Album Review: Weezer, “The Red Album”

Note: In an effort to make this blog more of a hub for all of my writing (as should be clear by the sudden increase in posts, if nothing else), I’m going to copy some of the things I’ve written elsewhere over here.

Ideally, I’d like this to go beyond music reviews (or comic book reviews,which is the next step) and encompass snippets of my short stories and books, but I’ll start small.  Onward!

Is this Weezer’s best album? No. It is their worst? No. Is it their strangest? Definitely. It would seem to me, though, that people are either so enamored with the band or so enamored with the past they’ve lost a critical ear. But let’s take it song by song:

1. Troublemaker — Fairly standard Weezer fare, really, although a bit more pop than perhaps their earlier stuff. Enjoyable, but not really memorable.

2. The Greatest Man That Ever Lived — Yes, it’s strange and rarely repeats — save for the main chorus — but each section is pretty catchy on it’s own. They lyrics are pretty hilarious.

3. Pork and Beans — Again, fairly standard Weezer fare, backed by a great video. It’s pretty catchy, but not really that interesting.

4. Heart Songs — Yes, it sounds a bit cheesy when it starts, but it’s a great song, backed by an experience we all share: those songs that never leave you, that will always be important no matter how much time passes. It builds really nicely, too.

5. Everybody Get Dangerous — For what it’s worth, I liked “We Are All On Drugs,” which probably informs my opinion of this song. I enjoy the heck out of it. The chord changes are great and the lyrics are hilarious — a great job of taking me back to my youth and a legitimate question: what do we do when our kids act like we did?

6. Dreamin’ — An obvious single, made less obvious by the outro, which is really cool. A good song and classic Weezer.

7. Thought I Knew — Yes, Brian sings lead on this. And, yes, it doesn’t sound like a Weezer song at all, even on a album that’s redefining what a “Weezer” song is. On it’s own merits, this might be a great song, but it’s simply too jarring to hear on the album.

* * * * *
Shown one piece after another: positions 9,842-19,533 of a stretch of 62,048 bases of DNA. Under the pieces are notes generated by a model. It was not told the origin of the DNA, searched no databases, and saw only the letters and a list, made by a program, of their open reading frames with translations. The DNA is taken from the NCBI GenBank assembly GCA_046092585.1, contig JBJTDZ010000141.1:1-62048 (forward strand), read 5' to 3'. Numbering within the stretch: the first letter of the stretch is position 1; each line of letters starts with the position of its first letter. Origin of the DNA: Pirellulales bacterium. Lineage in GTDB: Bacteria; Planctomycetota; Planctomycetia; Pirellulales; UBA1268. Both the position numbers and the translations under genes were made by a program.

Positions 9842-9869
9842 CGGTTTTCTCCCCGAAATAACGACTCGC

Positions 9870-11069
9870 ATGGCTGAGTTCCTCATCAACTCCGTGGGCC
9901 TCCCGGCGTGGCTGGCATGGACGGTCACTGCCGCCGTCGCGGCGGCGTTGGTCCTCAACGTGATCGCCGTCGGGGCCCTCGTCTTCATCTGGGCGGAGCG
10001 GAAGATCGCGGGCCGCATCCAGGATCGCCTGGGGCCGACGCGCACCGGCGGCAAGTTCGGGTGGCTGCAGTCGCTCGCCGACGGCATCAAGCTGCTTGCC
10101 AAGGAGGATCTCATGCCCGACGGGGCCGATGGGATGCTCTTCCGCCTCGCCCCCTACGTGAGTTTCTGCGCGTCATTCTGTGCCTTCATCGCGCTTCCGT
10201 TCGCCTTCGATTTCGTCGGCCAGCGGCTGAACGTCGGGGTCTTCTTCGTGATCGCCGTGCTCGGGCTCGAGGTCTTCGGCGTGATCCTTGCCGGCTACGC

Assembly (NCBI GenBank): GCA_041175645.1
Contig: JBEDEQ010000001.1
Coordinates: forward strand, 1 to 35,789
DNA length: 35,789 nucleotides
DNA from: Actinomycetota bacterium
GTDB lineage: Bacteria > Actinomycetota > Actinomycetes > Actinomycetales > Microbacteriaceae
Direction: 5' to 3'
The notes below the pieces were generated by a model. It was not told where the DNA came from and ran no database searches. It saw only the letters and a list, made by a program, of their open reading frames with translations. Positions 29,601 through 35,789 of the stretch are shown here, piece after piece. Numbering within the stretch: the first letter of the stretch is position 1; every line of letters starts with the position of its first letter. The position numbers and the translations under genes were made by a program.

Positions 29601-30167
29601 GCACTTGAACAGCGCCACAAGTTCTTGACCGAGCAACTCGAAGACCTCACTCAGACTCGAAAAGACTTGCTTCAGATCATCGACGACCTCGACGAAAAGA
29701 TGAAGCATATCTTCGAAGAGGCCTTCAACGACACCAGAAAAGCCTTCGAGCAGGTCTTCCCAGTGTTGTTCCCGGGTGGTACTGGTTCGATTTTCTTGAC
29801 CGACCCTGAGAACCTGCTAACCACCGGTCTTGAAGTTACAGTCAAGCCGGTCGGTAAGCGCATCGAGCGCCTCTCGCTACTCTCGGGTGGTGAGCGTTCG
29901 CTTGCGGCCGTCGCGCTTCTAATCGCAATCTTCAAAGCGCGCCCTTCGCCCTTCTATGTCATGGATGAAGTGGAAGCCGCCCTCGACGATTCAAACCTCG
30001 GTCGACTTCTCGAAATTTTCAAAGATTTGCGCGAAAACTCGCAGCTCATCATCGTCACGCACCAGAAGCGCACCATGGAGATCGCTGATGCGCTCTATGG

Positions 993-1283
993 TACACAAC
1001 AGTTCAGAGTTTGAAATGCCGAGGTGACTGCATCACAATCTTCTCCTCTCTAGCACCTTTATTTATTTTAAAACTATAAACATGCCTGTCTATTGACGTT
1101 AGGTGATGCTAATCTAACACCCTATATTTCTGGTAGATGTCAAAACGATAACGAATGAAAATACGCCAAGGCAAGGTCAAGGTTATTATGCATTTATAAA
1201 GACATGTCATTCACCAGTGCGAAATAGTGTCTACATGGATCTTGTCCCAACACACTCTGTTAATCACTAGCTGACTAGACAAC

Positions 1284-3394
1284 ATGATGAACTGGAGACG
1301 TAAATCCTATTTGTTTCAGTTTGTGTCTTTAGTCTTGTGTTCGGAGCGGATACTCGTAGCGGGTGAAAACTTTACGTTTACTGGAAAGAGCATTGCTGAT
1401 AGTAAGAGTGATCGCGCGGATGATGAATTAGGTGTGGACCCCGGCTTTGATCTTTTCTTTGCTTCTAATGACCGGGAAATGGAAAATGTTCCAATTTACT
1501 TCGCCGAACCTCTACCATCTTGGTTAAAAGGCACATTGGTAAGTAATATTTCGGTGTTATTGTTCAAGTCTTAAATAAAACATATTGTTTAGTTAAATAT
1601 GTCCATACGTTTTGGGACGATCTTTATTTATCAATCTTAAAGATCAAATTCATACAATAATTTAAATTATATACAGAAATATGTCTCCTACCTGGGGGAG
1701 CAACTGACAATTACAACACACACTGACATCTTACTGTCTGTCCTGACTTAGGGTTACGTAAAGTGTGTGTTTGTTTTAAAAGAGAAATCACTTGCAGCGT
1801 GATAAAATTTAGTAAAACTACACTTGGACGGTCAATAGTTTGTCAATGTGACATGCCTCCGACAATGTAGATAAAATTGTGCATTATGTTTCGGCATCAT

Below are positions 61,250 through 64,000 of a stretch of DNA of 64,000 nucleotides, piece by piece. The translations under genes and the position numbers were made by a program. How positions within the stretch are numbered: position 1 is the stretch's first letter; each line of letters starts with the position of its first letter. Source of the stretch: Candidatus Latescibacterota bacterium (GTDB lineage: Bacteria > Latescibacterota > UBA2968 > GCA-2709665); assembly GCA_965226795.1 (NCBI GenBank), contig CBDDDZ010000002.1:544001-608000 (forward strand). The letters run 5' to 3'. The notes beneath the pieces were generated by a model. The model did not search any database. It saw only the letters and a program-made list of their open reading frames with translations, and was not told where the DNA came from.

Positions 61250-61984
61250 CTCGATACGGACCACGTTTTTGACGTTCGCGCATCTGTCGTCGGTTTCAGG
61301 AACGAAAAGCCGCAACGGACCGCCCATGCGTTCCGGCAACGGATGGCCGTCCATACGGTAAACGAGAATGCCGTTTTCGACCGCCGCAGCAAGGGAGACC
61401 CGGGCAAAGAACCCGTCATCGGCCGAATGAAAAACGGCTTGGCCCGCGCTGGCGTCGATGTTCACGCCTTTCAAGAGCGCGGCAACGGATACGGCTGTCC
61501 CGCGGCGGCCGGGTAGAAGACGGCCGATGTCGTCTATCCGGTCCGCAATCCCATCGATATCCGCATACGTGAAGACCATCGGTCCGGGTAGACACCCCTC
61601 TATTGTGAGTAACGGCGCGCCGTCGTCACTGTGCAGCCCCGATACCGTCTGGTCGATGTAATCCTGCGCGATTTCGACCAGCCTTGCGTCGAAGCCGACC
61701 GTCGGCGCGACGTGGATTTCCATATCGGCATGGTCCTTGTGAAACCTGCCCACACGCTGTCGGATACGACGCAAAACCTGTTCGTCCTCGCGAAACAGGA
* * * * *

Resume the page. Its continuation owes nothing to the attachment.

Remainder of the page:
8. Cold Dark World — Scott sings lead on this one and it’s much less jarring to me. I actually like this song. It’s fairly driving and Scott delivers his vocals a lot like Rivers (who sings on the choruses).

9. Automatic — I think this might be Pat on vocals here. Again, a twist from Weezer, but not completely different. It’s an okay song. I think a big problem people might have with this album is the fact that these three songs come in a row.

10. The Angel and The One — This is a great song. This is classic, heartfelt Weezer. I read a review where someone said this album didn’t have the emotional appeal that previous Weezer albums have had, and while that might be true on a whole, this song (and Heart Songs) just really hit home.


11. Miss Sweeney — I agree with a previous reviewer — this song makes the bonus album a required purchase. It’s just a great song and Rivers’ vocal delivery is just so great. It’s songs like this that make you realize just how creative Weezer can be.

12. Pig — Another good one, kind of folksy, kind of earthy, but still quirky in that Weezer way.

13. The Spider — Yeah, it’s a little bizarre and kind of sounds like one of Rivers’ home recordings. It might grow on me in time, but now it’s just kind of there.

14. King — Man, I don’t know if Scott writes the vocal lines and lyrics or if Rivers handles that and just has Scott sing it, but I have to say that he’s pretty freaking great. This is probably better than “Cold Dark World.”

Overall, I think it’s a good album. I’d have given it 3 and a half stars initially, but I’m sure it will earn the extra half a star going forward.

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